“On a rainy Tuesday night, the students and staff from a town now dispersed showed up at nearby Chico High School, where Wilson handed out the checks — $1.1 million in all, according to The Associated Press.

“Wilson, 90, made his money in commercial real estate and shopping centers, and he’s also a partner in operating six Fish Market restaurants in California.”

Man sentenced to 5 years for burglarizing fire department truck during Carr Fire

Brian Martinson
Brian Martinson, Chico Police Department

A man who stole items from inside a Redding Fire Department truck during the Carr Fire at Redding, California received much more than the 1-year sentence plus probation recommenced by the Probation Department. Judge Cara Beatty gave Brian Daniel Martinson five years in county jail, according to the Shasta County District Attorney’s Facebook page.

Mr. Martinson had pleaded guilty to grand theft and committing the crime during a natural disaster.

Below is an excerpt from an article in the Redding Searchlight:

Martinson was accused of stealing items belonging to Redding firefighter Erick Mattson that were inside a fire department utility truck while it was parked in front of Mattson’s home.

Mattson was at his Palo Cedro home resting in between fighting the Carr Fire when Martinson broke into the truck.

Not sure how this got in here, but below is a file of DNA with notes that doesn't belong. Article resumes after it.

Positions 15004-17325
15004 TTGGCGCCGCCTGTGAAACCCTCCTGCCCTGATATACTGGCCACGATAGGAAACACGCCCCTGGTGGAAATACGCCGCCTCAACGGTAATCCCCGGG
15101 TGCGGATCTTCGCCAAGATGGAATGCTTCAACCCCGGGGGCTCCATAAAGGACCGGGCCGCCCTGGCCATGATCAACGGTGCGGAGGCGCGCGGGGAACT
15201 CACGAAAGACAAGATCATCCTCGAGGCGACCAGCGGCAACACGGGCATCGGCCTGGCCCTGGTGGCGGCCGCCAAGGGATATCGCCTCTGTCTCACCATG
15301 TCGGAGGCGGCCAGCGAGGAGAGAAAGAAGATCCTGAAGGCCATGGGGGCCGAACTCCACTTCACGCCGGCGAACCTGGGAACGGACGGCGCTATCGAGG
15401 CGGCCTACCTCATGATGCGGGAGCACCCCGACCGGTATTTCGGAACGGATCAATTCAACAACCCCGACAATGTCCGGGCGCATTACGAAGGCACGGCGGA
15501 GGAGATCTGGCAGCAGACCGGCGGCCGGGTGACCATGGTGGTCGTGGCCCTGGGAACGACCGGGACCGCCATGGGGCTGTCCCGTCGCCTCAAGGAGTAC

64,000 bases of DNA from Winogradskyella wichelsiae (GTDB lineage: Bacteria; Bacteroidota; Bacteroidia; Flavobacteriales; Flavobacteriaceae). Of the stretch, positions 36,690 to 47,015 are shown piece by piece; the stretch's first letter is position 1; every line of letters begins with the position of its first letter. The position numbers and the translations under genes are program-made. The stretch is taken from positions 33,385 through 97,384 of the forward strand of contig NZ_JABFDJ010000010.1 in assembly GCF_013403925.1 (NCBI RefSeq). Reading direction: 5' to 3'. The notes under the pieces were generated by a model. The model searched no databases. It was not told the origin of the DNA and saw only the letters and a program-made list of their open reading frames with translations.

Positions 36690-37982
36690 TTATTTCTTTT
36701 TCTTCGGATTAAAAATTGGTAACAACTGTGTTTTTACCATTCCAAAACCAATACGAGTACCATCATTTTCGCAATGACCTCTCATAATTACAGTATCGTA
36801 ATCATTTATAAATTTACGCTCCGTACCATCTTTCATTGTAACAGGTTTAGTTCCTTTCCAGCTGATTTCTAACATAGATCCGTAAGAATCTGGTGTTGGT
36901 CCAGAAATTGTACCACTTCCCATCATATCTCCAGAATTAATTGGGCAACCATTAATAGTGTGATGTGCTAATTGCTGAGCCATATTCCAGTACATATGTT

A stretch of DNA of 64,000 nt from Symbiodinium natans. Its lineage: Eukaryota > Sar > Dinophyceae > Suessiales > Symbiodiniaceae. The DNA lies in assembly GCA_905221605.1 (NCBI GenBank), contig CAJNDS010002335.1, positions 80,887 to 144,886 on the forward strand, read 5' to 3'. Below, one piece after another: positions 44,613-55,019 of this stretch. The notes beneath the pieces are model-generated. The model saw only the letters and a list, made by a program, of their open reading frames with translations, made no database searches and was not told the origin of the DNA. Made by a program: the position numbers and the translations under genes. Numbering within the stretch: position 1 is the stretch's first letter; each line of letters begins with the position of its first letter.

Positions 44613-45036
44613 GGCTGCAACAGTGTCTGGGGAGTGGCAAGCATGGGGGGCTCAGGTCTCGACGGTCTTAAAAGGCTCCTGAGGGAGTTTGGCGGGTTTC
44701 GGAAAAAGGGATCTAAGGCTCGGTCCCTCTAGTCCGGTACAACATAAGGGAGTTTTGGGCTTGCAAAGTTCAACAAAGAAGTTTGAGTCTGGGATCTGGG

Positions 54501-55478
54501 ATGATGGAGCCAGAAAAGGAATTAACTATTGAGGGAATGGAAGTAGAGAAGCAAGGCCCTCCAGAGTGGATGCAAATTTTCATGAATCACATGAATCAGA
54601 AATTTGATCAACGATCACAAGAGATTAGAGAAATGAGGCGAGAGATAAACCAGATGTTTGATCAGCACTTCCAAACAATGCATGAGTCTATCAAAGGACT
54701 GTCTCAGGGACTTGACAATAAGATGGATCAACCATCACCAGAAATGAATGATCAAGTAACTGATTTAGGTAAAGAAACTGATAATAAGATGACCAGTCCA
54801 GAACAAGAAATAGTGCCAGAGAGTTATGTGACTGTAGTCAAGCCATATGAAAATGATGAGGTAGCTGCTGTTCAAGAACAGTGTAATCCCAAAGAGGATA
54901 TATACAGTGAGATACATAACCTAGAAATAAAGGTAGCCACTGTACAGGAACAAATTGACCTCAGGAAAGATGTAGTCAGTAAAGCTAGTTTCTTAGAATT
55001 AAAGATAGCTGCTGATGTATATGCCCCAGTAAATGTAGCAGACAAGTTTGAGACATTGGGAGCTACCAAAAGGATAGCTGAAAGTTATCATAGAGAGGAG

In August, Martinson was arrested in Chico after being caught shoplifting from a Sportsman’s Warehouse. Officers there found Martinson with a backpack belonging to the firefighter and items from the fire department.

The stolen property included more than $5,000 worth of things that included a laptop and a hard drive containing family photos. Chico police said at the time the hard drive wasn’t located.

Butte County investigators questioned Martinson and he admitted to burglarizing the fire truck, the DA’s office said.

The Carr Fire started July 23, 2018, killed eight people and burned over 229,000 acres and 1,604 structures.

In a different but similar incident, the two men who were arrested on the first day of the Camp Fire for stealing a vehicle and other items from a fire station at Jarbo Gap November 8 have pleaded not guilty to the crimes. Robert DePalma and William Erlbacher, both of Concow, California are scheduled to appear in court December 6 for a preliminary hearing. They remain in custody with bail set at $250,000 each. More information about this incident is at the Chico Enterprise-Record.

The Camp Fire burned more than 153,000 acres at Paradise California, killed approximately 85 people (as of November 25, 2018), and destroyed over 14,000 homes.